Evolution of Internal Combustion Engines

Published Jan 12, 2011 11:02 AM by The Maritime Executive

By Louis Lemos

Christian Huygens - Inspired by the Dulle Griete, a large bore cannon capable of firing a 700 pound projectile and used during the Battle of Ghent in 1411, Christian Huygens, a Dutchman, suspected that such fire power could be harnessed for non-destructive purposes. While serving as an advisor to King Louis XIV in Paris (1666 to 1681), Huygens designed a vertical cylinder similar to the barrel of a cannon, equipped with two buffer stops and two exhaust ports at the upper end, a touch-hole at the lower end, and a snug-fitting piston. A rope fastened to the piston crown extended vertically to an elevated pulley system, then down to ground level where is was secured to a weighted platform. When fired by a small charge of gun powder, the explosion drove the piston to the top of the cylinder against the buffer stops and exposed the exhaust ports, allowing the spent gases to escape. As pressure within the cylinder dropped, the combination of atmospheric pressure and the force of gravity impelled the piston downwards. This was actually the working stroke in which the downward pull exerted on the rope, raised the weighted platform off the ground. This experiment conducted in 1673, occurred 32 years before the appearance of the Thomas Newcomen steam engine of 1705. See Figure 1.

Robert Street - In 1794 Robert Street designed a single vertical cylinder surrounded by a coal-fired preheating furnace at the lower end and a water cooling jacket at the upper end. Vertical motion of the piston was transmitted via a connecting rod and pivoted rocking beam for driving de-watering pumps in the coal mines. Prior to each power stroke a small quantity of liquid spirits was poured into a fuel hopper connected by a supply tube to the lower end of the cylinder. A hand-operated air pump was then used to charge the cylinder with air, causing the piston to rise about 25% of its stroke. Thereafter, heat from the furnace evaporated the fuel/air mixture and produced ignition, driving the piston to the upper end of the cylinder to complete its power stroke and exert an upward push to the rocking beam. As cylinder pressure and temperature dropped, accelerated by the cooling jacket, gravity pulled the piston back down to its original position, exerting a pull on the rocking beam, which in turn, operated a plunger type pump at the other end.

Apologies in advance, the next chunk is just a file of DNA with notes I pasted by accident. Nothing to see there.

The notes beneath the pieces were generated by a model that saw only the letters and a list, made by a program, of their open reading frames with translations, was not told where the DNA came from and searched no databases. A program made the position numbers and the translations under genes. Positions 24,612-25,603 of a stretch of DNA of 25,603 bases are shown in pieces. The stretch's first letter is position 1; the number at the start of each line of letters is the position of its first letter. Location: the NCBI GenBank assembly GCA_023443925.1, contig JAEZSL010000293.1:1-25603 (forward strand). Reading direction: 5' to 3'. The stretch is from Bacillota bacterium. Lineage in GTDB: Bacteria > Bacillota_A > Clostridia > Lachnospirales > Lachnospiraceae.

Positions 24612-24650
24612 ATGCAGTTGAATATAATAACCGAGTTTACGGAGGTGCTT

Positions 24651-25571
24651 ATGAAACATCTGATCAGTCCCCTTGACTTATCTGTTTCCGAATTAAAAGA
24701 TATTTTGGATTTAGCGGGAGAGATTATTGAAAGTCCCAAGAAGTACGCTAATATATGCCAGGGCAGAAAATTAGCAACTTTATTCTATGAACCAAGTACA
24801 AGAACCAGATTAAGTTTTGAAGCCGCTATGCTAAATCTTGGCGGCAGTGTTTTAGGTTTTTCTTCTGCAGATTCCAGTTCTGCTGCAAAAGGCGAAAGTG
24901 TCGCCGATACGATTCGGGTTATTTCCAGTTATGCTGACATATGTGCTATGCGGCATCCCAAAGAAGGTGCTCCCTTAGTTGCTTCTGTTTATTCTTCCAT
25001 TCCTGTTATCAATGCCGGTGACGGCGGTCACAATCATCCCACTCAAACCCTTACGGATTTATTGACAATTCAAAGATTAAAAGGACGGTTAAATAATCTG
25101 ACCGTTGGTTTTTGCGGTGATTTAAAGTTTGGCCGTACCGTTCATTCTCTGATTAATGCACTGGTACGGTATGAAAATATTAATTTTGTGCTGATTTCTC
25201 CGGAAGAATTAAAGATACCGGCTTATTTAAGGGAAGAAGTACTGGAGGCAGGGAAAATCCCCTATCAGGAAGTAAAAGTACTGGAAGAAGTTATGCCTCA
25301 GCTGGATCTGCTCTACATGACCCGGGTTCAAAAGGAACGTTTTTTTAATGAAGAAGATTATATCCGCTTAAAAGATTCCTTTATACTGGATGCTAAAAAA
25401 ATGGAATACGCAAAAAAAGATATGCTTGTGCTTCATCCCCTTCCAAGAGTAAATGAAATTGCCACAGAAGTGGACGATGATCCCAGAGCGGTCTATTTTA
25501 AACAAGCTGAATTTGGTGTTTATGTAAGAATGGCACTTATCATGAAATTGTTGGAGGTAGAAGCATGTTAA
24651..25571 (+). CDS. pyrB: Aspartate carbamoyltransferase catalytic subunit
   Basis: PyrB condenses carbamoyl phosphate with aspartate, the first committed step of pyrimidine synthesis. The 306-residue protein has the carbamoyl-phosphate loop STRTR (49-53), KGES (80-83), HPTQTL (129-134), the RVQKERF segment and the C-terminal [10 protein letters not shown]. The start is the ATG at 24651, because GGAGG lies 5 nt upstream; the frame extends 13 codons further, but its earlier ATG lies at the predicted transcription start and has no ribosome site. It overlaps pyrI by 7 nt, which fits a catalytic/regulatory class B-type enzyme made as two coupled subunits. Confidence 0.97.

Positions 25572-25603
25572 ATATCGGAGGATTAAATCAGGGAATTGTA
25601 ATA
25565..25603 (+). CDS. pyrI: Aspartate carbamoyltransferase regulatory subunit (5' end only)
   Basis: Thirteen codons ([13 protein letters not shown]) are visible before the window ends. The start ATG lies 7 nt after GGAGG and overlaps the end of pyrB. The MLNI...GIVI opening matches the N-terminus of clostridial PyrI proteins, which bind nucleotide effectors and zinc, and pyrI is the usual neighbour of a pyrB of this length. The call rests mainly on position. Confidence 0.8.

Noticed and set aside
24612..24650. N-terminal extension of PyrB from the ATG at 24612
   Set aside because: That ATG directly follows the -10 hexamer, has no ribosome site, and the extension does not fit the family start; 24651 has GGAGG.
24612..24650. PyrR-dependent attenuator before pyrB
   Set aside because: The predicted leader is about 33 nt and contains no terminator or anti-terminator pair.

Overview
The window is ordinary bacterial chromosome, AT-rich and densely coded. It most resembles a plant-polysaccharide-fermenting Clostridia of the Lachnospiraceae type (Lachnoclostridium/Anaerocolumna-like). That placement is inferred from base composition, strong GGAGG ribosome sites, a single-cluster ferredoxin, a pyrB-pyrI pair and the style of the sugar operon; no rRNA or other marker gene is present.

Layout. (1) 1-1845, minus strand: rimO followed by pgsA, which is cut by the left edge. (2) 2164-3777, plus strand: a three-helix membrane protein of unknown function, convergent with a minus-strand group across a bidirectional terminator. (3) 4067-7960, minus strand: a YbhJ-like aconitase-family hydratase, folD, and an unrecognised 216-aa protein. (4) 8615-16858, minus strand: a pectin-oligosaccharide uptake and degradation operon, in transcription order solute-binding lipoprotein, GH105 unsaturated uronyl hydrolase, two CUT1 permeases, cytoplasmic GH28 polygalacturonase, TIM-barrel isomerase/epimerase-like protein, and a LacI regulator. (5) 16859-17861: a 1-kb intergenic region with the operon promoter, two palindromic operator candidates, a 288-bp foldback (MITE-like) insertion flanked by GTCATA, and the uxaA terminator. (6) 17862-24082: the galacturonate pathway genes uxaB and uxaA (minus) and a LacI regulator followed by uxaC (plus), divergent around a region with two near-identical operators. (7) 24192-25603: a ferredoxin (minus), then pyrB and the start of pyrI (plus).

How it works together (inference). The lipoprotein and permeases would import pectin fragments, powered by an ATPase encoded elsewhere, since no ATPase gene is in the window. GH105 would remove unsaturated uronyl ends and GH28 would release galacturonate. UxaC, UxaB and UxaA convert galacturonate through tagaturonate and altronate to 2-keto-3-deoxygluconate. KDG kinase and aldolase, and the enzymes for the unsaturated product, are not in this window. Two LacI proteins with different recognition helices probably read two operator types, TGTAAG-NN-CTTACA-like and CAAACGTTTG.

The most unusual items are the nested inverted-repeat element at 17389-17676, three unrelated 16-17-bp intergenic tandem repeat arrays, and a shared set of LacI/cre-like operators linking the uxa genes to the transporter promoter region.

Jean J. Etienne Lenoir - A gas engine based on the horizontal double-acting steam reciprocating engine configuration widely used at that time, was patented in Paris, France, in 1860 by Lenoir and designed to burn a mixture of air and coal gas, ignited by an electric spark. This engine consumed approximately 100 cubic feet of gas per brake horse power, attaining a thermal efficiency of about four percent, and rated at 2.0 kW. See Figure 2.

Otto-Langen - An atmospheric gas engine built by two German engineers, Nikolaus August Otto and Eugen Langen, was awarded a gold medal at the Paris Exhibition of 1867. Designed as an inverted vertical cylinder, it featured a free piston with rack-and-pinion ratchet type drive between the piston and crankshaft, developing a thermal efficiency of 12% with a gas consumption of 45 cubic feet per brake horsepower.

Alphonse Beau de Rochas - Although having patented the original concept of four-stroke-cycle engine operation in Paris, France, in 1862, Beau de Rochas failed to produce any drawings or advance his theory beyond this stage.

Siegfried Marcos - This Austrian engineer designed and built a single-cylinder kerosene-burning engine in 1864 and installed it on a modified carriage.

George B. Brayton - The first pressure-charged gasoline engine" built in the United States was designed by George R Brayton of Rhode Island, and demonstrated at the Centennial Exposition of 1876 in Philadelphia.